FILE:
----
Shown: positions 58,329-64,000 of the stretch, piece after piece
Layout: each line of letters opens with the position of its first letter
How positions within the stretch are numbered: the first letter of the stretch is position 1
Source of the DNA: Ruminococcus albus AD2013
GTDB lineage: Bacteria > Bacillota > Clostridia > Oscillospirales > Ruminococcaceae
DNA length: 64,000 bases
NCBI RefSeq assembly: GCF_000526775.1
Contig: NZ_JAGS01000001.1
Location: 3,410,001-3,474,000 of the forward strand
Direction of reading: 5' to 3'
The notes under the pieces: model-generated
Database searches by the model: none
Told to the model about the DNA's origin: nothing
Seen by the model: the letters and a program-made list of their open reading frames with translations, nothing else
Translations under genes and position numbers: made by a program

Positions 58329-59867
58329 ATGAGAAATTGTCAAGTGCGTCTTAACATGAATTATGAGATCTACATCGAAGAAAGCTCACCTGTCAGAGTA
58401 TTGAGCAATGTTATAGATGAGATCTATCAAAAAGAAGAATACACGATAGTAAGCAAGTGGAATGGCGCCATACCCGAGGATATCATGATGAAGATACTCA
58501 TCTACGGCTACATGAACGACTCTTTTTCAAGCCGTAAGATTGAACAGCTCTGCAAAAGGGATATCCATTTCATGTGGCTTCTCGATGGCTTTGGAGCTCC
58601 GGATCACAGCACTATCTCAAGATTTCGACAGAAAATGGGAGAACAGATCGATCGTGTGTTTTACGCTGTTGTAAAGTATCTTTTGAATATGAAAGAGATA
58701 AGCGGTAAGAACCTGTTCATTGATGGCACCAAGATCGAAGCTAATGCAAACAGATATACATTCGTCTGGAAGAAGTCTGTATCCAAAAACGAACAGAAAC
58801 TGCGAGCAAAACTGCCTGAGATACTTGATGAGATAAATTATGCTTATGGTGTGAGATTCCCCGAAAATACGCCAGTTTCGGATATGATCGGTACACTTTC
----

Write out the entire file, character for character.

Shown: positions 58,329-64,000 of the stretch, piece after piece
Layout: each line of letters opens with the position of its first letter
How positions within the stretch are numbered: the first letter of the stretch is position 1
Source of the DNA: Ruminococcus albus AD2013
GTDB lineage: Bacteria > Bacillota > Clostridia > Oscillospirales > Ruminococcaceae
DNA length: 64,000 bases
NCBI RefSeq assembly: GCF_000526775.1
Contig: NZ_JAGS01000001.1
Location: 3,410,001-3,474,000 of the forward strand
Direction of reading: 5' to 3'
The notes under the pieces: model-generated
Database searches by the model: none
Told to the model about the DNA's origin: nothing
Seen by the model: the letters and a program-made list of their open reading frames with translations, nothing else
Translations under genes and position numbers: made by a program

Positions 58329-59867
58329 ATGAGAAATTGTCAAGTGCGTCTTAACATGAATTATGAGATCTACATCGAAGAAAGCTCACCTGTCAGAGTA
58401 TTGAGCAATGTTATAGATGAGATCTATCAAAAAGAAGAATACACGATAGTAAGCAAGTGGAATGGCGCCATACCCGAGGATATCATGATGAAGATACTCA
58501 TCTACGGCTACATGAACGACTCTTTTTCAAGCCGTAAGATTGAACAGCTCTGCAAAAGGGATATCCATTTCATGTGGCTTCTCGATGGCTTTGGAGCTCC
58601 GGATCACAGCACTATCTCAAGATTTCGACAGAAAATGGGAGAACAGATCGATCGTGTGTTTTACGCTGTTGTAAAGTATCTTTTGAATATGAAAGAGATA
58701 AGCGGTAAGAACCTGTTCATTGATGGCACCAAGATCGAAGCTAATGCAAACAGATATACATTCGTCTGGAAGAAGTCTGTATCCAAAAACGAACAGAAAC
58801 TGCGAGCAAAACTGCCTGAGATACTTGATGAGATAAATTATGCTTATGGTGTGAGATTCCCCGAAAATACGCCAGTTTCGGATATGATCGGTACACTTTC